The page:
Golf chiropractor Shane Lawlor discusses the ‘X-factor’ swing, favoured by players like Rory McIlroy, and the importance of strength and conditioning.
Harder, better, faster, stronger.
Professional golfers are hitting the ball further and swinging the club with more force than ever before.
Advancements in club and ball technology, along with improved strength and conditioning training, have helped players smash driving distance records, forcing designers, particularly in the United States, to lengthen their courses.
Whether the arms race is good for the sport is up for debate. Another important discussion, however, is whether it’s good for the players.
A study published in the Journal of Neurosurgery: Spine in February 2019 claimed the modern ‘X-factor’ swing – designed to increase distance – can cause back injuries.
Check out Shane’s XIX Podcast Interview discussing all things Golf Injuries, Rehab & Performance
▫️How he got to work on the PGA & European Tour ▫️Whats it like working with tour pros? ▫️The changes he’s seen in the past 10 years ▫️What it takes to be a tour pro? ▫️What amateurs can do to improve their game?
Shane’s talk from the Irish Strength Institute 2018 Symposium
“Building Better Senior Golfers”
Discussing a number of aspects including ▪️ Common Injuries seen in Senior Golfers ▪️ Assessing & Treating the Senior Golfer ▪️ Rehab Applications including Dynamic Neuromuscular Stabilization, McGill Method and Functional Range Conditioning ▪️ The Importance of a Warm Up
To prepare well for golf takes time and dedication. Our extensive experience with professional golfers on both the European & PGA Tours has shown us that nearly all professional golfers prepare for their round with a individualised warm up program and then hit the range before they play. This has a positive physical and mental impact on their ability to be ready to play and keeps them in a consistent routine.
This is not the case for a majority of the amateurs we see at the clinic, below is a sample 5 minute golf warm up you can do before you play, there are no bands or weights required for the routine. Warming up will help prepare your body to play and help to reduce injuries in the long term.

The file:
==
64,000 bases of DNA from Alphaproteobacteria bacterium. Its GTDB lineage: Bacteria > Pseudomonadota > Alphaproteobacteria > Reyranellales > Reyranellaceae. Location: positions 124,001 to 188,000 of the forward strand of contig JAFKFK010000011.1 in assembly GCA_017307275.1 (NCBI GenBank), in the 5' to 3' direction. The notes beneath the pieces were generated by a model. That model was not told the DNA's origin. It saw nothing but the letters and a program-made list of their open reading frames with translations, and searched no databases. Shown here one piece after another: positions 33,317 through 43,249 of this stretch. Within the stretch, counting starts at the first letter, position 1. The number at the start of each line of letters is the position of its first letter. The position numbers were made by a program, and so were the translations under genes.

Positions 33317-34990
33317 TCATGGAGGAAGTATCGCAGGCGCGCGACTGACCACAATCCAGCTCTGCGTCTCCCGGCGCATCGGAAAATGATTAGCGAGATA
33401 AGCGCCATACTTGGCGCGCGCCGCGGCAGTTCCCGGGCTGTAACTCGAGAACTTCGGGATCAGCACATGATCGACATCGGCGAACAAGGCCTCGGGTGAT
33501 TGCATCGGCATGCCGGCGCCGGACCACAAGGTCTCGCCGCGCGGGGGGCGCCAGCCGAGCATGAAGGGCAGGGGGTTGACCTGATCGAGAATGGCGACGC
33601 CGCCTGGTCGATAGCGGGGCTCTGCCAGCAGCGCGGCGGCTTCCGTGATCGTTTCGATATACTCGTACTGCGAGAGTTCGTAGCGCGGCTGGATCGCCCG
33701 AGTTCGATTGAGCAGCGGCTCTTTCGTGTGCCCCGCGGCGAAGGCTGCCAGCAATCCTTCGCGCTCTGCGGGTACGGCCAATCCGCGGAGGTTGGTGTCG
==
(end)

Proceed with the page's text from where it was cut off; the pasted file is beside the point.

If you are suffering from a golf related injury including back pain, tennis elbow, plantar fasciitis or sciatica then contact us today to book a consultation.
Yours in Health
Lawlor Clinic | Spine & Sport
Experts in the Assessment, Treatment, and Rehab of Golf Injuries
Elbow pain is one of the most common golf injuries I see at the clinic. You will commonly know these elbow issues as tennis elbow or golfer’s elbow.
For the amateur golfer elbow injuries usually happen because of one or more of the following factors:
Hitting too many balls
Over practicing off hard surfaces
Importance of Screening:
Any golfer that comes to the clinic will be expertly assessed using the Titleist Performance Institute’s (TPI) golf specific screen which will highlight your individual physical limitations that will affect your golf swing, increase your chances of injury and most likely contribute to any existing injuries such as back, wrist, neck or elbow pain.
It’s never just the elbow:
In our experience in working with amateur and professional golfers elbow pain is just a symptom of other problems:
Poor shoulder range of motion (mobility)
Poor thoracic spine mobility
Weak Scapula/Shoulder Blade Stabilisers
Referred pain from the neck
Weak grip strength
What to do about it?
With your assessment results from the TPI screen we build a specific treatment and rehabilitation program around you. We also work in conjunction with your golf coach and strength & conditioning expert to get you back to full health.
Treatment will incorporate the following techniques